Arizona Weather Modification Research Program

by Paul B. MacCready, Jr., Pres.; Meterology Res., Inc., Altadena, CA,

Serial Information: Journal of the Irrigation and Drainage Division, 1970, Vol. 96, Issue 2, Pg. 103-110

Document Type: Journal Paper


The paper presented here is an interim progress review for the period ending with the fourth summer season at Flagstaff. In 1967, randomized seeding of isolated cumulus clouds was the main experiment. A simple computer model served successfully for test cloud selection, and evaluation of the results. This experiment demonstrated statistically significant cloud-top height increases averaging 6,000 ft and approximate doubling of precipitation. Cloud interiors were probed with an instrumented aircraft. In contrast to events in unseeded clouds, the observations in seeded cumuli showed rapid spread of glaciation throughout the clouds. Subsequently, additional buoyancy and organization of the upcurrent, and early shutting off of precipitation growth were noticed. The study in 1967 also involved exploratory trials with the seeding of larger storm systems, in order to organize and stimulate them. In 1968, a program called COOP II brought together the capabilities of several groups to continue the studies with special emphasis on the storm systems and on the optimizing of seeding techniques.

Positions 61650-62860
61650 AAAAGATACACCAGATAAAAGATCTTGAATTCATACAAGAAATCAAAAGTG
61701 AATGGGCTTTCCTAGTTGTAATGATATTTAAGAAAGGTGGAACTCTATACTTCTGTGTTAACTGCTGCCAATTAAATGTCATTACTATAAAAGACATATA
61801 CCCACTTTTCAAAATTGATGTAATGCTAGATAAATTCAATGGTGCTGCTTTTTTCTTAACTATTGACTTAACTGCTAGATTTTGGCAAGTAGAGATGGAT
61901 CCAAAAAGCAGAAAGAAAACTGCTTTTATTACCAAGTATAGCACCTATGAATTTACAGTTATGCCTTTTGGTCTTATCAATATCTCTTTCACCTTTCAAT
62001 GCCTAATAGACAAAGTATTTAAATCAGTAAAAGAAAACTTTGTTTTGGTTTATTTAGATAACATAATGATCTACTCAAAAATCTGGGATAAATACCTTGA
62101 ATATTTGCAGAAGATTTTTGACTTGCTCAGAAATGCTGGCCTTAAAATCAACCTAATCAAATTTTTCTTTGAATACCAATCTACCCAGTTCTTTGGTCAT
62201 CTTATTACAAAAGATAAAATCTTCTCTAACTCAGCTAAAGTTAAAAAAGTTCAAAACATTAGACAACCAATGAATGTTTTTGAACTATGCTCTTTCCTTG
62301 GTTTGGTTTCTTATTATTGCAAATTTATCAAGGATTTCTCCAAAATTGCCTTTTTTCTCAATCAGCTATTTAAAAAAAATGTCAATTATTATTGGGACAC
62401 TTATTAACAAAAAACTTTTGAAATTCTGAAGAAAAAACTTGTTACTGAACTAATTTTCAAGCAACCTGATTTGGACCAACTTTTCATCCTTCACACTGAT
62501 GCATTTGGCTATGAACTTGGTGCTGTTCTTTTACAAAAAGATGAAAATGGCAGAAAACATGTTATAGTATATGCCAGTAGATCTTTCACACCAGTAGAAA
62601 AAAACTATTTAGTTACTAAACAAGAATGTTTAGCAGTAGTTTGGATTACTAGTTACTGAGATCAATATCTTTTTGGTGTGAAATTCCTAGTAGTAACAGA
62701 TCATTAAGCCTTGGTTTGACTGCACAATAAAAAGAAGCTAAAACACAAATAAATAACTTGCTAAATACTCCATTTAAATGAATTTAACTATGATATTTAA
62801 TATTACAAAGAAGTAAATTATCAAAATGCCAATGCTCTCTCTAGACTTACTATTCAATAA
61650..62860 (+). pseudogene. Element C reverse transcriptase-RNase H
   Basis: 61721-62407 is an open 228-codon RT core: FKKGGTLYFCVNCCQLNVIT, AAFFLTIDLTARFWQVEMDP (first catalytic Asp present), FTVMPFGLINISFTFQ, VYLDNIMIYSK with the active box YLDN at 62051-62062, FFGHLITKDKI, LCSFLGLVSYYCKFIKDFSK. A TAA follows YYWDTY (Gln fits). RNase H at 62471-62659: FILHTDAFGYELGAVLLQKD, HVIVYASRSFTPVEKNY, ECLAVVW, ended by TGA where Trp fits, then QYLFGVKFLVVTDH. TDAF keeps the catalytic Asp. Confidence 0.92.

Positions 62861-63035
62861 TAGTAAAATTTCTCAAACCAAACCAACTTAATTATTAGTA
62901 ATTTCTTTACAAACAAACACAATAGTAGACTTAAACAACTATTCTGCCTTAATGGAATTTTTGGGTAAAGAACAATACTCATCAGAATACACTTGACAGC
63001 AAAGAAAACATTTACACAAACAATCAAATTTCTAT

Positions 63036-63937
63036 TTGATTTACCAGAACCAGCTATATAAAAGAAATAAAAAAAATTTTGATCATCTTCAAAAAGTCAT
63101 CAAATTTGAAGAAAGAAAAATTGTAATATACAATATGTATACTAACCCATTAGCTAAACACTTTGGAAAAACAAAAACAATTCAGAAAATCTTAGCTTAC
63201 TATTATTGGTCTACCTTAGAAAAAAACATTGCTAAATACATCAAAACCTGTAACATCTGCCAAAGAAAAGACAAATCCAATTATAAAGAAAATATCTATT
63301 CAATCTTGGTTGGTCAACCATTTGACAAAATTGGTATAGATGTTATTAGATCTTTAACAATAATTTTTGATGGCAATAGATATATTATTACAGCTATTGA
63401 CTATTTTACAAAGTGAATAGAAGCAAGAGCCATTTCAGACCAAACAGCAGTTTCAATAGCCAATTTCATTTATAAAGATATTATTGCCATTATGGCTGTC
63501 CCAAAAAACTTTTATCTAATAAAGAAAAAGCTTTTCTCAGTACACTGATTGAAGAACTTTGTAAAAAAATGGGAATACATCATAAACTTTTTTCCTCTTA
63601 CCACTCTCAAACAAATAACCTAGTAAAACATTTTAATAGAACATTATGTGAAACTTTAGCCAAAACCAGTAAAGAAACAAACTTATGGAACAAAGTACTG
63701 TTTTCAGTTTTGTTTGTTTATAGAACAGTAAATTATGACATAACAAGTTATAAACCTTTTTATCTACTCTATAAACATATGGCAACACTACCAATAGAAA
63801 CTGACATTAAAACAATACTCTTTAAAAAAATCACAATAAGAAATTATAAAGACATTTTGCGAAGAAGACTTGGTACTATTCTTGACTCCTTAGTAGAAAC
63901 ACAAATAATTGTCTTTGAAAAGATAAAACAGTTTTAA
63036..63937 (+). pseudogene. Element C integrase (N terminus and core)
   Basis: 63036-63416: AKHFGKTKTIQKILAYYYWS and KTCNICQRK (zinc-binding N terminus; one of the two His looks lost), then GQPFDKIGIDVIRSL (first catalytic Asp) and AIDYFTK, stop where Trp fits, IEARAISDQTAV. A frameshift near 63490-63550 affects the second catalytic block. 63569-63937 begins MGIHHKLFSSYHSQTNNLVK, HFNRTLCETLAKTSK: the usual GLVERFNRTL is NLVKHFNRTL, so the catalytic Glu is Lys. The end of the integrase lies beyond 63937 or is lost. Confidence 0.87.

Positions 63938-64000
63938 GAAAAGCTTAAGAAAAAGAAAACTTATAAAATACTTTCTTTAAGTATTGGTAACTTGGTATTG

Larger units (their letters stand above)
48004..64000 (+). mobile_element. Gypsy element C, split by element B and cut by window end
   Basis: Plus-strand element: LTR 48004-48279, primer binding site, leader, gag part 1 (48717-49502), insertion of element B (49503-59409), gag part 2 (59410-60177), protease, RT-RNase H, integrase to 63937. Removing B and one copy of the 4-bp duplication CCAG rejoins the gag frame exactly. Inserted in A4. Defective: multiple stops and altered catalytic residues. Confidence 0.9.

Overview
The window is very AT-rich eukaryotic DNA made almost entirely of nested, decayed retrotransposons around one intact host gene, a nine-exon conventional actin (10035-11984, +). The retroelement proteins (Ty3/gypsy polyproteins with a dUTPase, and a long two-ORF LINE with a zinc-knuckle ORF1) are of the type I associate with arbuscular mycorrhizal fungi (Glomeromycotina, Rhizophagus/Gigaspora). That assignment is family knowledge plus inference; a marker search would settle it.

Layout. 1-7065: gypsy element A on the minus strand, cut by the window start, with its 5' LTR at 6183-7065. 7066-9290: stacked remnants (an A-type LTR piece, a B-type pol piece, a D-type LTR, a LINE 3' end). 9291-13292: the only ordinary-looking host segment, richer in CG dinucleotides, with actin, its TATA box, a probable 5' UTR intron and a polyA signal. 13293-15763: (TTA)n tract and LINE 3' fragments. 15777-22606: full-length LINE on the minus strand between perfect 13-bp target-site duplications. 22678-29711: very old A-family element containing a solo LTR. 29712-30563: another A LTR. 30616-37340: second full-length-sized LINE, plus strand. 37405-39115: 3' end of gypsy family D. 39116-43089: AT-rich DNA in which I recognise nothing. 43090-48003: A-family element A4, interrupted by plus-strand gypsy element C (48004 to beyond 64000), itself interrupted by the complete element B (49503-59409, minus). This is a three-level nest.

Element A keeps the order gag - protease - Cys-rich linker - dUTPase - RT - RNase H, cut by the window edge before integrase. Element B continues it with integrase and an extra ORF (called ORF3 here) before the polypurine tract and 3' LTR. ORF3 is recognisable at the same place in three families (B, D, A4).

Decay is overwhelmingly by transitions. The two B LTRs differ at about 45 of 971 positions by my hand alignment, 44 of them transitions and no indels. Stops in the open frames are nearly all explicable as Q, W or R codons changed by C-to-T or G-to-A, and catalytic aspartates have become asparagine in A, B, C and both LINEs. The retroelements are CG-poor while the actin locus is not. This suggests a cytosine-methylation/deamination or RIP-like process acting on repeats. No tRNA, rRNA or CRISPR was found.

Subject Headings: Computer networks | Computer models | Storms | Seasonal variations | Weather modification | Statistics | Aircraft and spacecraft | Buoyancy | Arizona | United States

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